A Lifetime of Service to Stromness RNLI

Lifeboats News Release

Stewart Taylor retired as operations manager at Stromness lifeboat earlier this year, dedicating a lifetime to the charity.

RNLI/Richard Clubley

Along with all other RNLI lifeboats Violet Dorothy and Kathleen was confined to her berth during lockdown - except for emergencies - but finally got the go ahead to return to exercises on 10 August 2020. On a bright, sunny Monday evening she was photographed pulling away from the berth and with the famous old 'red shed', the former lifeboat station in the background.

Sheffield artist, Liz Thomson, turned the photo into a beautiful watercolour painting which brilliantly captures the life and movement in the boat, as well as the atmospheric Stromness waterfront behind. The painting was commissioned as a retirement gift to Stewart from all the crew.

Mindful of covid restrictions, the presentation was carried out in a very brief ceremony outside the Stromness lifeboat station on Saturday afternoon recently. Fortunately the size of the painting made it easy for Coxswain Colin Mowat to keep his distance and still strike a good pose.

The easel was tied to the station door and the painting secured firmly to the easel. Mechanic John Davidson held onto both until the very last minute.

Stewart Taylor was a shore helper with the Longhope lifeboat from the age of 14 in the 1960s. He was one of the first to volunteer to form a new crew after the tragic loss of all hands on the Longhope lifeboat - TGB - in 1969.

He has served the RNLI in a variety of capacities ever since. People have said recently that Stewart Taylor has RNLI written all the way through him and it would be very hard to disagree.

Past Coxswain, Fred Breck, said: 'Stewart and I worked well together on the boat - the boat is only as good as the collection of crew members taking her to sea, and we have a very good one. Stewart Taylor is a dedicated lifeboatman. He kept the boat exceptionally well as mechanic. He has a cool head, never gets flustered. He's a practical guy - very switched on - I thoroughly enjoyed sailing with him.'

Today's Coxswain, Colin Mowat, feels the same. Colin said: 'I have known Stewart all my life. He is a big miss at the station after so many years but will be keeping his hand in as treasurer. He was always dedicated to the lifeboat service, maintaining the boats to a high standard as mechanic and arranging the shore side to run as sweet as a nut. He was always there if you had doubts or queries, especially after a bad shout.'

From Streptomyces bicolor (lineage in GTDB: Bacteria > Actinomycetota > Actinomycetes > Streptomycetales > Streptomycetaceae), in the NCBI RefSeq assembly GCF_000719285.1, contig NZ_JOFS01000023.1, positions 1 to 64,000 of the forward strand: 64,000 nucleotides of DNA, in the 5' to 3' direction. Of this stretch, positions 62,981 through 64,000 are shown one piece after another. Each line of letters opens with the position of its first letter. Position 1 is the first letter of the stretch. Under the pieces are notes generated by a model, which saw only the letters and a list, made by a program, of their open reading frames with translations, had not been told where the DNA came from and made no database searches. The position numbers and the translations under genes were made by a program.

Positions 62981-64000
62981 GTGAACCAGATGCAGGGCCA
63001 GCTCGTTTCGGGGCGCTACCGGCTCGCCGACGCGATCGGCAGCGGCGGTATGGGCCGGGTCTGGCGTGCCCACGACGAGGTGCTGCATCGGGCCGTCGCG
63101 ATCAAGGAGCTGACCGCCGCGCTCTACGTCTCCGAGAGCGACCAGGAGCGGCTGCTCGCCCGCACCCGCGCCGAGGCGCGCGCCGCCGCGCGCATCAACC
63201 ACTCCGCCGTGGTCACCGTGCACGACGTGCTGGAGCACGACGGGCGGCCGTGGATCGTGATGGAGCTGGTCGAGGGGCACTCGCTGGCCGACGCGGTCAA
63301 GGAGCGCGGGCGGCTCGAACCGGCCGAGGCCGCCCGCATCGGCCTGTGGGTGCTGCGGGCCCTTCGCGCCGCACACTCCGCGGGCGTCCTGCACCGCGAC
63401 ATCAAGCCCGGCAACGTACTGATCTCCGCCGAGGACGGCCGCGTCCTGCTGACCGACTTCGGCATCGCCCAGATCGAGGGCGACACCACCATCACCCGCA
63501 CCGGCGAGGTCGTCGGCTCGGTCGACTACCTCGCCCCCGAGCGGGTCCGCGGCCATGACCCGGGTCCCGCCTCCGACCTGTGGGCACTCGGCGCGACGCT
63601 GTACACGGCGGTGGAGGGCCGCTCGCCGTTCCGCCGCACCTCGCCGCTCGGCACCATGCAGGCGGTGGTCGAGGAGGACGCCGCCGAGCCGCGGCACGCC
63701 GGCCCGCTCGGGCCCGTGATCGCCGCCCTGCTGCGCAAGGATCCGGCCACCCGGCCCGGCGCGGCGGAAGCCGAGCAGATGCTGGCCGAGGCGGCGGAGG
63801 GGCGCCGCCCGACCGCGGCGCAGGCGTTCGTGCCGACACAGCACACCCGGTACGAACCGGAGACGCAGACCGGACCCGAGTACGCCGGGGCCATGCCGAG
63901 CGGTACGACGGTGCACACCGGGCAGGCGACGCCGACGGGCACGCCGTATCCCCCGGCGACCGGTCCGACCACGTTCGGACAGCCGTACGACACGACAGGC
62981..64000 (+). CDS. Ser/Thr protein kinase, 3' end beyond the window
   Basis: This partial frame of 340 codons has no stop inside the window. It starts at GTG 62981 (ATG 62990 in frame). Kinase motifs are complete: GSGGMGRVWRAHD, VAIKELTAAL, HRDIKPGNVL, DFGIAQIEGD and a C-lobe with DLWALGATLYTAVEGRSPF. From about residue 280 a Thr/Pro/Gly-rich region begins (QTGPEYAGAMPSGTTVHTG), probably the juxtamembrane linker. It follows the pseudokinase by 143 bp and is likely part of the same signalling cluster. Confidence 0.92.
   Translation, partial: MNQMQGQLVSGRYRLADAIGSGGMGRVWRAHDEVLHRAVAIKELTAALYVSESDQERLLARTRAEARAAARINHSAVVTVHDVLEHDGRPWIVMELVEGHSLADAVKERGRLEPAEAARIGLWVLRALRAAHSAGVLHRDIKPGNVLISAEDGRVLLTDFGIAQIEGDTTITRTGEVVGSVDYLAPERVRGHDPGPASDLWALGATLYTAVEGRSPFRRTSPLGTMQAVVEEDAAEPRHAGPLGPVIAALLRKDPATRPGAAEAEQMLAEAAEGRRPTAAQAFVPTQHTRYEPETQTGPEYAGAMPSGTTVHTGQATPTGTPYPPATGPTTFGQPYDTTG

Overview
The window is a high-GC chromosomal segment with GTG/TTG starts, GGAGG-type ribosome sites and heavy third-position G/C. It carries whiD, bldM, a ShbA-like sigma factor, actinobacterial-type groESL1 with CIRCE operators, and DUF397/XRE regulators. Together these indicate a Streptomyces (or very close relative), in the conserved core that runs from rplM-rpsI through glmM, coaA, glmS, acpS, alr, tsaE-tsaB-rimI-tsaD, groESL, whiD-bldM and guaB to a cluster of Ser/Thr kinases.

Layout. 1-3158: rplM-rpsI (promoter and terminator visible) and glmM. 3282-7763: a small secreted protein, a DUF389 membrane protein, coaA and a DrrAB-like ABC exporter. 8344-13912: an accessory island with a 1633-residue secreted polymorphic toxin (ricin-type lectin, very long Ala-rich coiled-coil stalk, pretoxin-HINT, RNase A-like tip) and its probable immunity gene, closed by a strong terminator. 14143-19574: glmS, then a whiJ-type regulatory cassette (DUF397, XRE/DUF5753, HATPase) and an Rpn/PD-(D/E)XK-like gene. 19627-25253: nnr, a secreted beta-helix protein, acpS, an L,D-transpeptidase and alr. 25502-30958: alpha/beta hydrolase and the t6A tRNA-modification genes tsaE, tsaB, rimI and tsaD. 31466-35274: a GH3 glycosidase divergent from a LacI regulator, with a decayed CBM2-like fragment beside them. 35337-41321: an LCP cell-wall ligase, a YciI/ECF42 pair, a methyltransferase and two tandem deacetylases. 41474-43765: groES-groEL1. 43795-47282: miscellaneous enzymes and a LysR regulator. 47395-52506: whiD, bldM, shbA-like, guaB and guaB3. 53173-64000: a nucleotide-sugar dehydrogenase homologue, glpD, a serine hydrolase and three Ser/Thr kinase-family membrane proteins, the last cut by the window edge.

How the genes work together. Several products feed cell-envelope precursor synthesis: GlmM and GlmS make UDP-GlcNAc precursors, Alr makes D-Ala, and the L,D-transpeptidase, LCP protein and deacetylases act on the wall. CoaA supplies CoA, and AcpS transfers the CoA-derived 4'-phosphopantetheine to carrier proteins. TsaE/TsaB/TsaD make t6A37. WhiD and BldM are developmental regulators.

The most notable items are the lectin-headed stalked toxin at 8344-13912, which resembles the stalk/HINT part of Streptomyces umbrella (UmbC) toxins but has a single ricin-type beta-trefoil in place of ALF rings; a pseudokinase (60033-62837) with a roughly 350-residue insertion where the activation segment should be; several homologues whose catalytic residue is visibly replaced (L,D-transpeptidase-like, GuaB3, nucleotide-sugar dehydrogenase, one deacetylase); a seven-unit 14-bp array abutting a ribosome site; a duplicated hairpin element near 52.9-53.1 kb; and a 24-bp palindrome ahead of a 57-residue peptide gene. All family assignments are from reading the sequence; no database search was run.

Bella Wishart, president of the Stromness Lifeboat Ladies' Guild said: 'Stewart is the most dedicated person I know - 24/7 he has been available for the lifeboat and anyone connected with it. Stewart's just like a big cushion, you can always fall back on him and feel comfortable.'

Talking of his time with the RNLI and his retirement, Stewart said: 'I was brought up close to the Longhope Lifeboat Station and always wanted to follow my grandfather, father and uncles into the service. Retirement will be strange but I know that younger people have to take over and I'm relieved in a way to be passing the responsibility on.

Thank you, Stewart, on behalf of the Stromness community and the whole RNLI family. Have a long and happy retirement from all past and present crew.

Key facts about the RNLI

The RNLI charity saves lives at sea. Its volunteers provide a 24-hour search and rescue service around the United Kingdom and Republic of Ireland coasts. The RNLI operates over 238 lifeboat stations in the UK and Ireland and, in a normal year, more than 240 lifeguard units on beaches around the UK and Channel Islands. The RNLI is independent of Coastguard and government and depends on voluntary donations and legacies to maintain its rescue service. Since the RNLI was founded in 1824, its lifeboat crews and lifeguards have saved over 142,700 lives.

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Members of the public may contact the RNLI on 0300 300 9990 (UK) or 1800 991802 (Ireland) or by email.

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